National Museum of Anthropology

Aztec calendar, 15th century, Mexico. Aztec civilisation
De Agostini / G. Sioen / Getty Images

The National Museum of Anthropology (Museo Nacional de Antropologia) in Mexico City contains the world's largest collection of ancient Mexican art and also has ethnographic exhibits about Mexico's present-day indigenous groups. There is a hall dedicated to each of the cultural regions of Mesoamerica and the ethnological exhibits are located on the second floor. You could easily spend a full day, but you should at least dedicate a few hours to exploring this museum.

The Anthropology Museum is one of our picks for Top Ten Mexico City Sights.

Museum Highlights

  • The Sun Stone or Aztec Calendar
  • Recreation of Pakal's tomb in Maya exhibit room
  • Jade mask of the Zapotec Bat God in Oaxaca exhibit room


The National Museum of Anthropology has 23 permanent exhibit halls. Archaeology exhibits are located on the ground floor and ethnographic exhibits about present-day indigenous groups in Mexico are on the upper level.

When you enter the museum, the rooms on the right-hand side show the cultures that developed in Central Mexico and are organized in chronological order. Start on the right and make your way around counter-clockwise to get a feel for how the cultures changed over time, culminating in the Mexica (Aztec) exhibit, full of monumental stone sculptures, of which the most famous is the Aztec Calendar, commonly known as the "Sun Stone."

On the left of the entrance are halls devoted to other cultural areas of Mexico. The Oaxaca and Maya rooms are also very impressive.

Several of the rooms have recreations of archaeological scenes: murals in the Teotihuacan exhibit and tombs in the Oaxaca and Maya rooms. This gives the chance to see the pieces in the context in which they were found.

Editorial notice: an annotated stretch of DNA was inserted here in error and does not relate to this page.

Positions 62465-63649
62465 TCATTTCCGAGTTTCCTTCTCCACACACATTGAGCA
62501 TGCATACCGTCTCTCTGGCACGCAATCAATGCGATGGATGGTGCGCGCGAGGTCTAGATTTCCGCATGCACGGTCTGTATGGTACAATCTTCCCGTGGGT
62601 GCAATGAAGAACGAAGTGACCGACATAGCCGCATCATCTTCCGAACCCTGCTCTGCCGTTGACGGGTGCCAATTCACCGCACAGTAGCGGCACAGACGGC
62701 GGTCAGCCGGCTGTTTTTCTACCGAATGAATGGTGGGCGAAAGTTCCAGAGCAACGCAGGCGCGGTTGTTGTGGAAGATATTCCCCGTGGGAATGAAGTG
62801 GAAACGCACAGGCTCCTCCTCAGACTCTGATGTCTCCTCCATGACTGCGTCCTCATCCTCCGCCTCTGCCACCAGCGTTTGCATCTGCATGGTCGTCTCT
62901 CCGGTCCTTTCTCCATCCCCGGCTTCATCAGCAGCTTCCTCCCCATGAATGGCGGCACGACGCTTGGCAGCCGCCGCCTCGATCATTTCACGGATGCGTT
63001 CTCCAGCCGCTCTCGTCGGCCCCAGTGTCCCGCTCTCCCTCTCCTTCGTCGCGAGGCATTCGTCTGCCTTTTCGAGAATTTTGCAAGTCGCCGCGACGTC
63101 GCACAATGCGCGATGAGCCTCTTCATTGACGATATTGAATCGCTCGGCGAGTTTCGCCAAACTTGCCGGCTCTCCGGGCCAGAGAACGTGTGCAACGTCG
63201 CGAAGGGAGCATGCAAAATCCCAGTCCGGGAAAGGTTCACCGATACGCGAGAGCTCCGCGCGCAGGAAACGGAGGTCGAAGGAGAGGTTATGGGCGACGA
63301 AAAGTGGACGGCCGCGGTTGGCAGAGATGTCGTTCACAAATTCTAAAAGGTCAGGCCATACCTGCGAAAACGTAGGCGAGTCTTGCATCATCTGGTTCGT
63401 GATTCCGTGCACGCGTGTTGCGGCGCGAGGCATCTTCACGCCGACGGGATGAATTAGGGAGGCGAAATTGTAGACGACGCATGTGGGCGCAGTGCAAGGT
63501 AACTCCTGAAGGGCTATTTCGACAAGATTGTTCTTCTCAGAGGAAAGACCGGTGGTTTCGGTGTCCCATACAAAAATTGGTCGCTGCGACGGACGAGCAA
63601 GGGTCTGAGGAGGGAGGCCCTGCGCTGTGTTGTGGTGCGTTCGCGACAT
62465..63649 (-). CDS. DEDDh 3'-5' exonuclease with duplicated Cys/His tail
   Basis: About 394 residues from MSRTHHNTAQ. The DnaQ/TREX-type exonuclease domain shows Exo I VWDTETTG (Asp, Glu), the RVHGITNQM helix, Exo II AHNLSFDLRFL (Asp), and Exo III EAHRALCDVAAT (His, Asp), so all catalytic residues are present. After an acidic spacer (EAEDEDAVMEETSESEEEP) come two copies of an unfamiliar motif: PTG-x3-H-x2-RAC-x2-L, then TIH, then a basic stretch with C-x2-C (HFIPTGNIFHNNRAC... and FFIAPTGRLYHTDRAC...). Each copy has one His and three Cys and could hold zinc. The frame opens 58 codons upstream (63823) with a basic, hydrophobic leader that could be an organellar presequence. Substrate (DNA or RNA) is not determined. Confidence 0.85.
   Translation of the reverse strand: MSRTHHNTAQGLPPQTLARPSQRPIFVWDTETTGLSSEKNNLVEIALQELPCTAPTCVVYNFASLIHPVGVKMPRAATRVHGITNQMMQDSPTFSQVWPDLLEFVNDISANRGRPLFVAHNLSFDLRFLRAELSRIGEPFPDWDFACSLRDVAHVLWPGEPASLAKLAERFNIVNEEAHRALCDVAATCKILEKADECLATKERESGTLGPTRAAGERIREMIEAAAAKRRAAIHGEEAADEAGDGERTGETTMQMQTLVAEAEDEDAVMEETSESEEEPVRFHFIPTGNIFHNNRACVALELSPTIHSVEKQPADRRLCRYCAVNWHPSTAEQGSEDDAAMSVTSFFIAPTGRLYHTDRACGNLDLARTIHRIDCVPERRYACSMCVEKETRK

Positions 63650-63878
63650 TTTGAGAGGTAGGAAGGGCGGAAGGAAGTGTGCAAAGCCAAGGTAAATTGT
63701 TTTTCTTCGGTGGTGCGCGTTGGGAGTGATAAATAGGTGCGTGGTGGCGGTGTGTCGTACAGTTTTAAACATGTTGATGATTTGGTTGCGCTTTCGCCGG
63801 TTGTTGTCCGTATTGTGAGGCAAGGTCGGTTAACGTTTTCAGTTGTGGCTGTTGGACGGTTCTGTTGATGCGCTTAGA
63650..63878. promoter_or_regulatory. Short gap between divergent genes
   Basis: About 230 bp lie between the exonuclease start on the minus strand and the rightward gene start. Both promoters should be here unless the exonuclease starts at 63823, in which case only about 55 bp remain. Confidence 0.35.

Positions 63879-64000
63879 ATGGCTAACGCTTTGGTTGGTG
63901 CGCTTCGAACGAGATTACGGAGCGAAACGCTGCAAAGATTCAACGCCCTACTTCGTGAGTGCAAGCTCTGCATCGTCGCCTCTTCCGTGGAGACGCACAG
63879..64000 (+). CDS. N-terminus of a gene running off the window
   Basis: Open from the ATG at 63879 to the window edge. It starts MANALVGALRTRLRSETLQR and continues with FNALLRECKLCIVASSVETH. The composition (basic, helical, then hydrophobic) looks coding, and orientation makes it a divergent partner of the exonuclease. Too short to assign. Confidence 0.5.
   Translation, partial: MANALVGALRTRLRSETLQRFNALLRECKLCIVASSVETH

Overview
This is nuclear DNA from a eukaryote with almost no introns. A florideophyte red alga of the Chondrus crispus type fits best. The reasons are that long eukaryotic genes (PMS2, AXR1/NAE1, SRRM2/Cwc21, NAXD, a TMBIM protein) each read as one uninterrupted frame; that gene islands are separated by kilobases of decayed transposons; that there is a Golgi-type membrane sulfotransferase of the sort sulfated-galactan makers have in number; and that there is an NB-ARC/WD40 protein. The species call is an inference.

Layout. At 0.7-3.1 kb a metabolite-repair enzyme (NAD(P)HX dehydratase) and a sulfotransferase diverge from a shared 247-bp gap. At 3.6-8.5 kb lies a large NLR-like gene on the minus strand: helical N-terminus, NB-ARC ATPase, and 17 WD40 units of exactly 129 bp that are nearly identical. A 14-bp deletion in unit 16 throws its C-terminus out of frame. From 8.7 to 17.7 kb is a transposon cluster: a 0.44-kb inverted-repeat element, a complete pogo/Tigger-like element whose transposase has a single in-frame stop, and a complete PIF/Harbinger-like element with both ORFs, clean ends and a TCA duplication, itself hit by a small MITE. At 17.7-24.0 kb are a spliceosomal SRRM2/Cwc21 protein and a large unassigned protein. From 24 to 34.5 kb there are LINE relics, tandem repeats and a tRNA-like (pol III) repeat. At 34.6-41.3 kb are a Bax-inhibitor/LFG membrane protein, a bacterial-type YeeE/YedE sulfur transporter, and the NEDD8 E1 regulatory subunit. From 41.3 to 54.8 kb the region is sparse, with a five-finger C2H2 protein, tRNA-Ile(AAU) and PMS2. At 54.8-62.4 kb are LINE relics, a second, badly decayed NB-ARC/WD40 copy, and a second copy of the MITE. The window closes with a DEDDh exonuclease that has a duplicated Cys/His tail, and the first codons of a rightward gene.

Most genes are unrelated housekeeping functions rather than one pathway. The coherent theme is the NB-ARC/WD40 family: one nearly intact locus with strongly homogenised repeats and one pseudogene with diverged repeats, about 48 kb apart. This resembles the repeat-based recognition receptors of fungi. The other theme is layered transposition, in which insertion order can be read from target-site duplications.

The museum is built around a large courtyard, which is a nice place to sit when you want to take a break. The museum is big and the collection is extensive, so be sure to set aside enough time to do it justice.

Location and Getting There

The museum is located on Avenida Paseo de la Reforma and Calzada Gandhi, in the Colonia Chapultepec Polanco. It is considered to be within Chapultepec Park's Primera Seccion (First Section), though it is just outside the gates of the park (across the street).

Take the metro to either Chapultepec or Auditorio station and follow the signs from there.

The Turibus is also a good option for transportation. There is a stop just outside the museum.

Hours and Admission

The museum is open from 9 am to 7 pm, Tuesday to Sunday. Closed on Mondays.

Admission is 70 pesos, free for seniors over 60 holding an INAPAM card, students and teachers affiliated with a Mexican school, and children under 13. Admission is free on Sundays for Mexican citizens and residents (bring an ID to prove residency).

Services at the National Museum of Anthropology 

  • Guide Service: There are usually tour guides on site offering their services. Be sure to hire only guides who are recognized by the Mexican Secretary of Tourism - they should be wearing a badge. Agree on a price before hiring.
  • Audio Guides: There are audio guides available to rent in Spanish, English and French. The cost is 75 pesos, and you will need to leave a photo I.D.
  • Gift shop: The museum's gift shop is located near the entrance and is open from 10 am to 7 pm. A variety of gifts, reproductions of museum pieces, books and magazines are for sale.
  • Restaurant: The Anthropology Museum has a good (not inexpensive) restaurant located on the ground floor, open 10 am to 6 pm.
  • Coat check: You will not be allowed to bring large bags or packages in to the exhibit area with you, but you may leave them for free in the coat check.

Anthropology Museum Online